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Skills for Every Day

Carnivorous Chairs and the Cone of Shame: Creativity in Action

Click and create

One subject that crops up frequently in training circles is the side effects of various training techniques. We caution against the harmful fallout of punishment-based methods. We debate the relative merits of luring, shaping, and capturing. We examine studies that compare the rate of behavior acquisition using various marker signals. And, of course, we love to talk about the added benefits of clicker training—engaging the dog's mind, the respondent conditioning of a positive emotional state, the fostering of creativity in both trainer and trainee.

Muzzles—Not Just for Aggression Anymore!

Times are changing

For many people, the idea of a muzzle evokes a long-standing association with aggressive dogs. That impression can create feelings of fear and worry when people hear about or witness a dog in a muzzle. There is no denying that when many people see a muzzled dog, they envision the likes of a Hannibal Lecter character (a monster, but in fur)!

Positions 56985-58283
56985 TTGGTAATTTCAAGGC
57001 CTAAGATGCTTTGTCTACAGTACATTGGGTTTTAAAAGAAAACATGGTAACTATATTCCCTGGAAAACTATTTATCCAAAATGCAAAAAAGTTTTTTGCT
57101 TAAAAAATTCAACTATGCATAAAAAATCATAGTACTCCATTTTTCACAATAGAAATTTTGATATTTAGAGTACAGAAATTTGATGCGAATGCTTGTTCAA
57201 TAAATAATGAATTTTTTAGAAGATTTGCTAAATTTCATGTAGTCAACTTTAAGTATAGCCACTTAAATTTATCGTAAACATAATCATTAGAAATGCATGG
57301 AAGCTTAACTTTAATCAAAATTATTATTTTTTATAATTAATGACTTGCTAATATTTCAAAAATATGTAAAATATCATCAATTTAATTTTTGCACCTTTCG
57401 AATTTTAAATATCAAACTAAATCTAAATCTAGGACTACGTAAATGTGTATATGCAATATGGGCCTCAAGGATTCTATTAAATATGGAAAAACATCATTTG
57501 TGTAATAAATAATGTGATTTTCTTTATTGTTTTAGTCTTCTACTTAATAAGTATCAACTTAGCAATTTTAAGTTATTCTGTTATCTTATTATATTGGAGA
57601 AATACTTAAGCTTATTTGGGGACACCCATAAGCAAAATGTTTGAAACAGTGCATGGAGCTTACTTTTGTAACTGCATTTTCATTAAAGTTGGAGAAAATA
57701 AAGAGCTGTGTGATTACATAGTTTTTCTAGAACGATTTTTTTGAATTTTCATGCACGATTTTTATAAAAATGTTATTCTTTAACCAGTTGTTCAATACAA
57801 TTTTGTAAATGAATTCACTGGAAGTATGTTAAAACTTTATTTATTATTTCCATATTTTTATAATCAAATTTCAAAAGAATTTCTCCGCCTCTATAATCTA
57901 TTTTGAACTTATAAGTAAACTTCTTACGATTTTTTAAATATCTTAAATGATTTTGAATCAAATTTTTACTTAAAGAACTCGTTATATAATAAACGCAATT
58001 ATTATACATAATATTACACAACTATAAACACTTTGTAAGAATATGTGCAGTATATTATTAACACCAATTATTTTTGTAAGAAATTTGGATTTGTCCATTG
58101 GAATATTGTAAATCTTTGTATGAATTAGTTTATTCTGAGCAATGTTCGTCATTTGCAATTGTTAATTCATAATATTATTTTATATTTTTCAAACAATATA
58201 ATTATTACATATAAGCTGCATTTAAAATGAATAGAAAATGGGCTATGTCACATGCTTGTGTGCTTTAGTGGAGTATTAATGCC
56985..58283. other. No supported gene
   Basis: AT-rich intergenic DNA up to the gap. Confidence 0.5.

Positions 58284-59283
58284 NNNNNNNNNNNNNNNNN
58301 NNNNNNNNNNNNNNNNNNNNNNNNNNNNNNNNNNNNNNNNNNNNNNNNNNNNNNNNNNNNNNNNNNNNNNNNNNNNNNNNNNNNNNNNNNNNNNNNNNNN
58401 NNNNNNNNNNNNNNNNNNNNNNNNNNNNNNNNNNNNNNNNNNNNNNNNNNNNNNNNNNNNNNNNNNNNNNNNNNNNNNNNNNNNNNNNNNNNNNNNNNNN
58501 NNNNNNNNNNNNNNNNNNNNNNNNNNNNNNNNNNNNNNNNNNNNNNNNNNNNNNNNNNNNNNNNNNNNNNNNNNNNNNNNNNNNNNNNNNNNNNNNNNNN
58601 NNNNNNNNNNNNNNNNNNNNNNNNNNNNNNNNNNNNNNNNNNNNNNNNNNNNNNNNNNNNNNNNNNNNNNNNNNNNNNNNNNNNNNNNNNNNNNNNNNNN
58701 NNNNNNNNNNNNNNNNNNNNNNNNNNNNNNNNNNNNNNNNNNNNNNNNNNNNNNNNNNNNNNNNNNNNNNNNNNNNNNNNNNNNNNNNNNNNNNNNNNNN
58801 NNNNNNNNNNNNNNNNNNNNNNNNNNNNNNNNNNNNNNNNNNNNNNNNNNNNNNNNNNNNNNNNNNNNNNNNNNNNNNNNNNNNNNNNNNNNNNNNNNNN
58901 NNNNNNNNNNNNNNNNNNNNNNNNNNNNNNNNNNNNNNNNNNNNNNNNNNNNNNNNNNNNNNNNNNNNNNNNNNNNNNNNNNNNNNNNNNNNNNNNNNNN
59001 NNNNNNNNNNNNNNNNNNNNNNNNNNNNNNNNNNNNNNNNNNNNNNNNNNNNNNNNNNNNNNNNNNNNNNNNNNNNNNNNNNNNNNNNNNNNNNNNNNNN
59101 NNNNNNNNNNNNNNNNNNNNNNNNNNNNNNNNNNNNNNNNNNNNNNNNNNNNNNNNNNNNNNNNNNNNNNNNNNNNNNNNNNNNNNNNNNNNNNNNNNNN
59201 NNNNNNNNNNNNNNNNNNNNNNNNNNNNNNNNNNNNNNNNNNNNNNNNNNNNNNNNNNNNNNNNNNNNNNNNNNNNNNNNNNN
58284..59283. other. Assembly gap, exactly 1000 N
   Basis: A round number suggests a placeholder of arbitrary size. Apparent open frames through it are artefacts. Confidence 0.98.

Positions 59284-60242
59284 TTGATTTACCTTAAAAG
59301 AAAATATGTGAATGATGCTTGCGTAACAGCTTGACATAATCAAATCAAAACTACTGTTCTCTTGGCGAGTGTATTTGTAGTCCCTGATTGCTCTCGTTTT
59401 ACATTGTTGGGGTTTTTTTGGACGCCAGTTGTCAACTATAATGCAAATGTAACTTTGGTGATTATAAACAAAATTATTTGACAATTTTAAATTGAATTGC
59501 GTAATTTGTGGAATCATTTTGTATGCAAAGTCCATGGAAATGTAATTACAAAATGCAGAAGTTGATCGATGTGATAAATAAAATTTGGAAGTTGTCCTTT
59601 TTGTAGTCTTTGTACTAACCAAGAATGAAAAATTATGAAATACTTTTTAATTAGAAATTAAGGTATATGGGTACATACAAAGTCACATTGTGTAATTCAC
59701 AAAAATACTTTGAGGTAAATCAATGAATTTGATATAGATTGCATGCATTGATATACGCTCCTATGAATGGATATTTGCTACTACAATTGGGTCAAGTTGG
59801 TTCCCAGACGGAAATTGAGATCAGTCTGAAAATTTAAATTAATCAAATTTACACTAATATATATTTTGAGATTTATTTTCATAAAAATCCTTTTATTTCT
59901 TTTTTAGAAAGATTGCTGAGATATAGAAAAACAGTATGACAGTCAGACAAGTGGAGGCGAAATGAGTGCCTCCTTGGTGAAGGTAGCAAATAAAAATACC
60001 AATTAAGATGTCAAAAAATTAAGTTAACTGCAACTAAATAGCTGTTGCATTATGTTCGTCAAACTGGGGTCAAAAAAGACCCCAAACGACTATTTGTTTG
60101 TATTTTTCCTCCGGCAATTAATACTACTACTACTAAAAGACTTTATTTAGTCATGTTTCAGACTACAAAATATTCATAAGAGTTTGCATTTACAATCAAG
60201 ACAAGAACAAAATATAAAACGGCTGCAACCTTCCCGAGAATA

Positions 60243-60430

Happy Together: How to Train Successfully in a Multi-Dog Household

Two (or three or more) times the fun!

If you have more than one dog (or more than one clicker-savvy pet) in your household, you may find it challenging to manage training at times. There are strategies that can help make it easier to train in a multi-dog household, though.

Stay Until Released

Stationary behavior: What are we really looking for?

Recently, I watched a man working on duration of a behavior—his dog's front feet, stationary, on a target. Watching his training session, I did not see anything out of the ordinary. But there was a problem. The trainer said he had achieved 5-7 seconds of duration, yet when the class instructor asked for a demonstration, he could only demonstrate the barest fraction of a second of standing still on the target.

A Holiday Gift: Teach Your Cat to Come When Called—Without Saying a Word

We had recently moved into our new house, taking with us one young retriever and two cats, Chloe and Mia. It was a quiet neighborhood, with little access to native wildlife, except for a booming field mouse population. We decided that the cats could stay outside during the day, so long as they came in at night. We couldn't decide on a suitable location for a cat door, and, truth be told, we had more pressing things to spend the money on.